Not much was known about cornerback Corey Ballentine when the Giants selected him in the sixth round of the 2019 NFL Draft. Playing for Division II Washburn University, that is to be expected. But while few had heard his name before the draft, his name has been heard more and more coming out of practice over the last week.
Thursday night he took that play from the practice field to the playing field.
“I am a big fan of his,” Giants’ head coach Pat Shurmur said. “If you’re going to play in this game and have success, you have to be tough and competitive. He is both. He’s had to go through some adversity here, but we’ve seen him compete and make plays in practice. I said it today when we were doing our in-house stuff. Some guys can learn it in the meeting room, but can’t take it to the practice. Some guys can. There are some guys who can take it to the practice field, then when they get out here, it just goes away on them. It was obvious that he competed out there just like he did on the practice field, and that’s a good thing.”
Competing and taking work done on the practice field and bringing it to the game are sentiments that Ballentine himself echoed.
“I mean,” Ballentine said, “just taking it from practice and transitioning to the game was a big thing I was trying to focus on, and just improving. Coach put me in the right position, and it was up to me to make the play. So, I went out there and tried to do my thing.”
The Giants might have found their new kick returner
Ballentine took advantage of injuries to Sam Beal and Grant Haley to get first-team reps during practice and capitalized Thursday with stand-out play. While his stock is rising as a defender, Ballentine’s most important play for the immediate future was perhaps not on defense, but on special teams.
Ballentine had the chance to return a kickoff after the Jets’ second touchdown, and the result was impressive.
“The second one, I handled it a little bit better,” said Ballentine, who mishandled his first return effort. “I think they wanted to see what I could do. I think I’m back there because they know what I can do, and it’s just up to me to prove it. I enjoy being back there, and I’m looking forward to doing it more in the future.”
The Giants should certainly plan to have him in the end zone to return kicks. Ballentine got some great blocks on that play, but his acceleration and vision really helped to change a good return into a great one. Corey Coleman broke out as a kick returner upon joining the Giants’ roster last year, and that paved the way for him to enter the conversation for the third wide receiver spot before being injured at the start of training camp.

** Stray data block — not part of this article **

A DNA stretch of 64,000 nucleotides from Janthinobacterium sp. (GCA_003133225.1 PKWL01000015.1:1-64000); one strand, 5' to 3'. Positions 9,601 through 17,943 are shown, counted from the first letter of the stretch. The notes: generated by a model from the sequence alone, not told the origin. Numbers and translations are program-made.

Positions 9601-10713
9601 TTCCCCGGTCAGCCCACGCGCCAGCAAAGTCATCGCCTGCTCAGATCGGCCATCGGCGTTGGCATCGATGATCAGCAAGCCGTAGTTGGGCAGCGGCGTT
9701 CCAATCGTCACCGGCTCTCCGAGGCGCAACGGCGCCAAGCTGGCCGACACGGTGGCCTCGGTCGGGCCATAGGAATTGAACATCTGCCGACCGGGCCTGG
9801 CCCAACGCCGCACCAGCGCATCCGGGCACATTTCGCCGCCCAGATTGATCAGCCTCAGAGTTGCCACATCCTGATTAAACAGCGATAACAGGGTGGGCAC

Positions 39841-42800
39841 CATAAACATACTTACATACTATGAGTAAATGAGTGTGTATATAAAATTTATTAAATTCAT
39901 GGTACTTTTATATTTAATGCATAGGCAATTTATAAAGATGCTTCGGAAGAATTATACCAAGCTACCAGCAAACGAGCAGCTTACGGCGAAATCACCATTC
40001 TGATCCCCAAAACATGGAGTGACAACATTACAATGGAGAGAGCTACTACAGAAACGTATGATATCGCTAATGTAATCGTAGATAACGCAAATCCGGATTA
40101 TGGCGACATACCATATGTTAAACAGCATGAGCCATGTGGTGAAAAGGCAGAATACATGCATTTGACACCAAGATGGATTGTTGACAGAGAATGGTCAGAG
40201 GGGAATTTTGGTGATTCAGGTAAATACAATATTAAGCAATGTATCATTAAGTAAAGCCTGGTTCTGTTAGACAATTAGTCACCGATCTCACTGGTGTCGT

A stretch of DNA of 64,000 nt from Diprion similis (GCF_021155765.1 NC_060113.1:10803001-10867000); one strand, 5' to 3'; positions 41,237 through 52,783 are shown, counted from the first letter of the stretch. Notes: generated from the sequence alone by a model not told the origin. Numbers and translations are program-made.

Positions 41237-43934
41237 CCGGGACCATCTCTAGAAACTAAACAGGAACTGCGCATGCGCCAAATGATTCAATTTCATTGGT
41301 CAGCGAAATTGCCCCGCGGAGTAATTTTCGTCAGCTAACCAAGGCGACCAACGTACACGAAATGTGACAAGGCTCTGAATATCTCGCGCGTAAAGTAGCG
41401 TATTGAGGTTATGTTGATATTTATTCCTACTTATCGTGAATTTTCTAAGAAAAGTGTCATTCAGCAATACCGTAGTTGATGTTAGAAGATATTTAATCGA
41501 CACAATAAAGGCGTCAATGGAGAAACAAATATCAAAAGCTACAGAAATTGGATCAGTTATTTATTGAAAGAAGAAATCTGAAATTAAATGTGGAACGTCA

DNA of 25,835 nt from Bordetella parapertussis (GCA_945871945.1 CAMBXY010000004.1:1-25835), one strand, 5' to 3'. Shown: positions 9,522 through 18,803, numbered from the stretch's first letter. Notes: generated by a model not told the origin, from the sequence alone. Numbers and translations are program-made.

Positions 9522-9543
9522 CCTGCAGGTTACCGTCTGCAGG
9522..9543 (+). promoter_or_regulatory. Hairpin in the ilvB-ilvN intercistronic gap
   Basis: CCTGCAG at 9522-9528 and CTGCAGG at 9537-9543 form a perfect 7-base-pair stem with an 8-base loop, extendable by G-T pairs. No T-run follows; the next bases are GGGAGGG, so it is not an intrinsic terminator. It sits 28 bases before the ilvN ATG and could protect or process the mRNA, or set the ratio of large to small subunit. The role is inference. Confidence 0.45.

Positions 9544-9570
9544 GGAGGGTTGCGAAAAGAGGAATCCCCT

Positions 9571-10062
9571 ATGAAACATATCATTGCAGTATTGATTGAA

Did Ballentine’s return similarly open the coaches’ eyes to his potential?
“Yeah, I think so. I mean, I hope so,” Ballentine said. “I’m hoping to do it some more in the future. I just have to not get ahead of myself and take it step by step, and I think I can do some good things back there.”
If Ballentine is able to build on his kick return it will likely lead to a steady spot on the Giants’ 46-man game day active roster. Once there, he has the chance to get on the field and play some defense — something he has been doing of late and impressing.
Ballentine continued that impressive play late in the third quarter when he came up with a great interception, high-pointing the ball before running it back for a 21-yard return.
“That was just taking it from practice to the game,” Ballentine said. “I think I had a couple of those in practice where I was in that same position. Just trying to transition, play good technique, and not get a defensive interference like the first one. Just make a play on the ball and be an athlete, and play the game that I’ve been playing since I was young. Just have fun with it.”